LOS ANGELES—Pursued by shadowy security men in plain clothes, New York filmmaker Nanfu Wang mounts the staircase of a decrepit, gloomy apartment block in China, gasping for breath as she reaches the upper floors.
The director has been under constant surveillance since she returned to the country of her birth to film the human rights campaigner known as Hooligan Sparrow, who has been highlighting sexual violence against children.
“Hurry! Hurry! I’m so scared,” Wang hisses as she ushers Sparrow’s teenage daughter into a safe house to escape the men who have just arrested the girl’s mother.
The gripping scene comes near the end of three months of jaw-dropping footage depicting China’s state security apparatus at work across the country’s vast southeast, which Wang shot and smuggled out in the summer of 2013.
Edited into “Hooligan Sparrow,” a feature-length documentary that comes across more as “found footage” thriller than political reportage, it is expected to shock audiences when it hits US theaters in July.
Followed wherever she went, questioned by secret police, threatened with violence and intimated by organized mobs, Wang captured every detail of her time as an “enemy of the state.”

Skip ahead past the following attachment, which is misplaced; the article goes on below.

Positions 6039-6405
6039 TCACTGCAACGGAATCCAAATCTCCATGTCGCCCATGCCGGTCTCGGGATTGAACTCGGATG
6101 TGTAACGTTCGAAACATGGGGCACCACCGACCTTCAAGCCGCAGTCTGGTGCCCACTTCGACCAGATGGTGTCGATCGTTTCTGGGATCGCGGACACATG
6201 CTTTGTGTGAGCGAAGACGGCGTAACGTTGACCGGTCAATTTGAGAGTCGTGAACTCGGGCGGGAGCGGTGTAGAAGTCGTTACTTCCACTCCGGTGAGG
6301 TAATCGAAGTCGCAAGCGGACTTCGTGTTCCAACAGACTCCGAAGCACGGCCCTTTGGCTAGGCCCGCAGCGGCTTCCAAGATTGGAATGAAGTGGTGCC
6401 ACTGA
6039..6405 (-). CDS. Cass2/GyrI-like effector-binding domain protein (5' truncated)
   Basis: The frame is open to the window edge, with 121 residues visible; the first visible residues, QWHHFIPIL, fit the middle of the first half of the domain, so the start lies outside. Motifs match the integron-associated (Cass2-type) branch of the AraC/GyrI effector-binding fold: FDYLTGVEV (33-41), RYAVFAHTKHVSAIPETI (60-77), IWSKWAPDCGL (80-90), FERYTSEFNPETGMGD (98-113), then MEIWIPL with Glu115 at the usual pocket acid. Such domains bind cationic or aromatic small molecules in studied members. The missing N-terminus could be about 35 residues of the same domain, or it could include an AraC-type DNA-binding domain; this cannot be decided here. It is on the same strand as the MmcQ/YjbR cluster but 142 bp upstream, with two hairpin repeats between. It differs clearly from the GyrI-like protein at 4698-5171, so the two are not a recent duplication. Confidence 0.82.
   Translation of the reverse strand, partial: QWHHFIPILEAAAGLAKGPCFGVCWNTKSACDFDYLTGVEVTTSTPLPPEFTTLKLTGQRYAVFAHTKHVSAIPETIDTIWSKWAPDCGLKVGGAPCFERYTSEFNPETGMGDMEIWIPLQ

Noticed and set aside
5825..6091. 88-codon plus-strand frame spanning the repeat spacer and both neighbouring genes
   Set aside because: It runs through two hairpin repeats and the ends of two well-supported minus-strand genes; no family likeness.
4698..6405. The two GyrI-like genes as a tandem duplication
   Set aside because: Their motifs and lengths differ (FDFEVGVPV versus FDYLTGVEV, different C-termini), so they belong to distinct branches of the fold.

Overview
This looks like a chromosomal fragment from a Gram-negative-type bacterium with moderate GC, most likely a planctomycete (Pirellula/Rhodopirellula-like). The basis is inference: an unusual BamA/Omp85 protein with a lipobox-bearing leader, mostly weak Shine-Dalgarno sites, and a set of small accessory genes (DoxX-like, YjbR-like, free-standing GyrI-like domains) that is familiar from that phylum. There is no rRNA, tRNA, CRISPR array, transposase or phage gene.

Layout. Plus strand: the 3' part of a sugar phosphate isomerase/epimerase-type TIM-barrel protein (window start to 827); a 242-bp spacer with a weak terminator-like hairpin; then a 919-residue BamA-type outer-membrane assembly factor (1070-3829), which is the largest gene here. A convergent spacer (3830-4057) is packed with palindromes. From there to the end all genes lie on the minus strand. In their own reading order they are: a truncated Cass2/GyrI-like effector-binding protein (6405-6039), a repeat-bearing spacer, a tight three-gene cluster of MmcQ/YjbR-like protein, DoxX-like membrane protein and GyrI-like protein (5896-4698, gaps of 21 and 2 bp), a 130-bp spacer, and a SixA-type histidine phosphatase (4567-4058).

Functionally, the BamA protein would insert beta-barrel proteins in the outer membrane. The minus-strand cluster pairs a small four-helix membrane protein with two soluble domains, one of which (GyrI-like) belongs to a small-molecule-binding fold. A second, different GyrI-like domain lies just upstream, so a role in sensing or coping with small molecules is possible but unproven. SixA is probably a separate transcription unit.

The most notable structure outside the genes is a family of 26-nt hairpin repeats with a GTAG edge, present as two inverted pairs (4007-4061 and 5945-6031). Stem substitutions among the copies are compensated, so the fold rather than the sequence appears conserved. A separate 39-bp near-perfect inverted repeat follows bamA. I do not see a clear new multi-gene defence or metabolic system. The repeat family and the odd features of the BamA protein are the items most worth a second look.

She was forced to go on the run after security agents visited her family and friends demanding to know her whereabouts.
“I’ve never had illusions about fairness in China’s justice system or the accountability of its government,” the director told AFP.
“But I never expected to see ordinary people turn on their neighbors who were fighting for their rights.”
The filmmaker carried a discreet backpack with a small point-and-shoot camera, a pair of glasses with an embedded micro camera and a small audio recorder, taking all of her footage with her everywhere she went.
“I always was afraid that my footage would be seized and destroyed, or that it would be seen by the authorities and used against my subjects,” she said.
Wang—who grew up in a remote farming village in southeastern China and moved to the United States as an adult—decided to return when she heard of Sparrow, a divorcee and single mother whose real name is Ye Haiyan.